Ask master of ceremonies extraordinaire Harold Mitchell what got him into his line of work and he’ll tell you it’s thinking on his feet.
“There’s no writers, no one telling me what to say,” he says with a chuckle from his home in Galax. “You have to know what you’re talking about, but you let the mic do the work for you.”
When then-6-year-old Mitchell first heard Grant Turner, known for 47 years as the voice of the Grand Ole Opry, he knew what he wanted to do.
In 1957, months from graduating high school, he got his first gig introducing Charlie Monroe at Fries High School. “I thought I’d be a big deal after that, but I swear, no one ever said a word about it to me,” he says.
His determination to make it in radio never wavered, though. Drafted into the Army in 1962, he served two years, got out and made his dream come true, getting into radio, where he then worked for 31 years. He’s been the instrument contest host at the Galax Old Fiddlers Convention since 1972 and hosted at other festivals, including a Ralph Stanley gathering and Lester Flatt festivals in North Carolina and Tennessee.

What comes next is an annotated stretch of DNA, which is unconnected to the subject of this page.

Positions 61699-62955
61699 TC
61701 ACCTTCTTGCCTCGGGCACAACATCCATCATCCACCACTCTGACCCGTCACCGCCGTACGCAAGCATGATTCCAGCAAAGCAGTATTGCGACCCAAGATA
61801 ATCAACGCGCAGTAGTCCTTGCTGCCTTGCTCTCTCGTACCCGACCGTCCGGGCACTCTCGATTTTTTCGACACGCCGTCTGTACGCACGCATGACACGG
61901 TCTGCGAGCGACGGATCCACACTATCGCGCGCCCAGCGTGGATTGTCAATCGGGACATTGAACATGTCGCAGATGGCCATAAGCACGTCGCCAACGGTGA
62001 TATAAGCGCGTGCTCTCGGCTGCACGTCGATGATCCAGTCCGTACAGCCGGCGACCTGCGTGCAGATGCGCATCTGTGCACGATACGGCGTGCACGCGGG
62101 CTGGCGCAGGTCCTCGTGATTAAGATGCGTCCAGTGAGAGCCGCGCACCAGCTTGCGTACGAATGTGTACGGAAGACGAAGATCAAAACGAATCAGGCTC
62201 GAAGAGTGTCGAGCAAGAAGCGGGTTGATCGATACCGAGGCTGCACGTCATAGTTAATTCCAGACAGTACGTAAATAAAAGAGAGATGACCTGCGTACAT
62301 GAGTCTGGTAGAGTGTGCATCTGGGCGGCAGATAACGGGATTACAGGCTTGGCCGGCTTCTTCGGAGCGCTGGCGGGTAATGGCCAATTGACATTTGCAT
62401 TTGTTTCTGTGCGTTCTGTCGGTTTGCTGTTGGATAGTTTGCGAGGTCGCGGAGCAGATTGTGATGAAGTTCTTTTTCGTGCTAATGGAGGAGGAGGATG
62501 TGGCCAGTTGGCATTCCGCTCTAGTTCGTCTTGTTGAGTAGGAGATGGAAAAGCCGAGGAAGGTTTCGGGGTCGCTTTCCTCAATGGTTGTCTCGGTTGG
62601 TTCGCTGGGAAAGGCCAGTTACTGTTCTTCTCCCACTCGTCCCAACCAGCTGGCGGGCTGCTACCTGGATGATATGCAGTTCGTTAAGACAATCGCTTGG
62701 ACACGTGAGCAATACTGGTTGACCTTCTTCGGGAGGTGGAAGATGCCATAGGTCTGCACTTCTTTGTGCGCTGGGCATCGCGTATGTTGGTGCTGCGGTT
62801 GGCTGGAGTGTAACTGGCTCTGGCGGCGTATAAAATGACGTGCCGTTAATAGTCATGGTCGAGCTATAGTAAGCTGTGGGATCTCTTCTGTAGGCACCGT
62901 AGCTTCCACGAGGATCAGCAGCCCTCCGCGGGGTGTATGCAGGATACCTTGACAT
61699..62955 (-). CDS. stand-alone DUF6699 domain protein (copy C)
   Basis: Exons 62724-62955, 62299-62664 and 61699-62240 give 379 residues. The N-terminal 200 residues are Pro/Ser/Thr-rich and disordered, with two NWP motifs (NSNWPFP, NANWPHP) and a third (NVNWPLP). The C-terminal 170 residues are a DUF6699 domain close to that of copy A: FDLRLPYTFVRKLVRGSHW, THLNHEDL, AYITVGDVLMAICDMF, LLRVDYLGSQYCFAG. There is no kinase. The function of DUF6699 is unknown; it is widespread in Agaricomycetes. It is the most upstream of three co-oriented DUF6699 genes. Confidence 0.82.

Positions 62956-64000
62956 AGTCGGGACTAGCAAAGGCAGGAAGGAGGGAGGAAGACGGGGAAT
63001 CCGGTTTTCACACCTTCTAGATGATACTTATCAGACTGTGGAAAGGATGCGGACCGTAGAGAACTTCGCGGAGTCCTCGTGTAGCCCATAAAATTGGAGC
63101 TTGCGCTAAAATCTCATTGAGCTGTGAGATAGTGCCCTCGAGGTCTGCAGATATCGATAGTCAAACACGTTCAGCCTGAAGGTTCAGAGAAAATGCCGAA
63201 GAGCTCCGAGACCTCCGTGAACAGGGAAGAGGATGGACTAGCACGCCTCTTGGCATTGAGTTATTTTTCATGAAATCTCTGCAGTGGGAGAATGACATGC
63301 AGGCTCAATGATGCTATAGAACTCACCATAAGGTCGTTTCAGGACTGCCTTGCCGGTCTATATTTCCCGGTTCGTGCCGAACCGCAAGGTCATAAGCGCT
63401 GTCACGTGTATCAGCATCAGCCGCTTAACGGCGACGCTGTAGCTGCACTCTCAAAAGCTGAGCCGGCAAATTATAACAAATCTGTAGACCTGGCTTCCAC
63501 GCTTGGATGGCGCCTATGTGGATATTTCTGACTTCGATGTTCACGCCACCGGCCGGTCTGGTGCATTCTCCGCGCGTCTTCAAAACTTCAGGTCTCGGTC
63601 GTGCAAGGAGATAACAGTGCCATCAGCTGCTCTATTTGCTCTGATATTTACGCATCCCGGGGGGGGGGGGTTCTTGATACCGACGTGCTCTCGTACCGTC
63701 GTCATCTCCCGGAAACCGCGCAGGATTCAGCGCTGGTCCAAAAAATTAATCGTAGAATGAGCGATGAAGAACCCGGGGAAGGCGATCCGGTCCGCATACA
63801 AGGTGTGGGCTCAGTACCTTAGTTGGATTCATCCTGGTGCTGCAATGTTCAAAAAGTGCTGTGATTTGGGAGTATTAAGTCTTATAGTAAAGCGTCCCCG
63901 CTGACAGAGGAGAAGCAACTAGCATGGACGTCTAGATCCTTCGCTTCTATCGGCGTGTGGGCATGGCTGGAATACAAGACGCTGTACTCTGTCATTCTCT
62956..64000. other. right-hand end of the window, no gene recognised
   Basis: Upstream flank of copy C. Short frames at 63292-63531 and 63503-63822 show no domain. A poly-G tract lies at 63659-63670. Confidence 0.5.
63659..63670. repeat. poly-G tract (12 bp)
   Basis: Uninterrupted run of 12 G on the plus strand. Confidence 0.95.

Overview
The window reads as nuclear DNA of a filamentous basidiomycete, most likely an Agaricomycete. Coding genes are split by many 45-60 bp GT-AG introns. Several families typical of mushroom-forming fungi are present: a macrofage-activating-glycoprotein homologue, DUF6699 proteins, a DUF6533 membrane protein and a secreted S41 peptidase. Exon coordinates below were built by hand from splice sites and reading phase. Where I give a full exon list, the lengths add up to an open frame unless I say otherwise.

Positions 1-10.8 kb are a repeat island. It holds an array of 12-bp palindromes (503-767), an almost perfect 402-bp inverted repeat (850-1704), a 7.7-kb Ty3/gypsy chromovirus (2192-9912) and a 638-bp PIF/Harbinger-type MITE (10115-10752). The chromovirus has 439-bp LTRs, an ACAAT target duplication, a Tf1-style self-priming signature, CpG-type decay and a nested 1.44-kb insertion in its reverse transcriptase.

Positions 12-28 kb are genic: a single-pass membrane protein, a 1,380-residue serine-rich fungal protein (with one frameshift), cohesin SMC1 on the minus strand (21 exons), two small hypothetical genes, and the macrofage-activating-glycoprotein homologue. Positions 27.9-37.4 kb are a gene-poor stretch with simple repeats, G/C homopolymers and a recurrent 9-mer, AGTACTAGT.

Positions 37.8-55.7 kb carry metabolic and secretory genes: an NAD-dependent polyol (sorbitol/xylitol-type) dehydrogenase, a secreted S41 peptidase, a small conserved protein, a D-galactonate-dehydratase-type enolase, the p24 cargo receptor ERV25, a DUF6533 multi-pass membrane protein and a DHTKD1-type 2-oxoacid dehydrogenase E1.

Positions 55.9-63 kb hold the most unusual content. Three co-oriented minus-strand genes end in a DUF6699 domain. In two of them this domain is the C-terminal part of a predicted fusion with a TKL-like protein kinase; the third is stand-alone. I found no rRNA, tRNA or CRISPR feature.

Before he even began working, Mitchell knew two of his heroes — Bill Monroe and Lester Flatt — simply from going to their shows and talking to them.
When a Georgia promoter hired him, he was so taken with a photo of Mitchell and Flatt that he made a request. “He told me, ‘You know, I like all my boys to wear a hat. Do you mind wearing one?’” Mitchell recalls. Now he’s worn his white cowboy hat for so long it’s become a tradition.
As for Mitchell’s longevity, Flatt used to warn him that you just don’t retire from this business because you don’t make much money doing it. “Besides,” he says, “I think I’m still right chipper for my emceeing work.”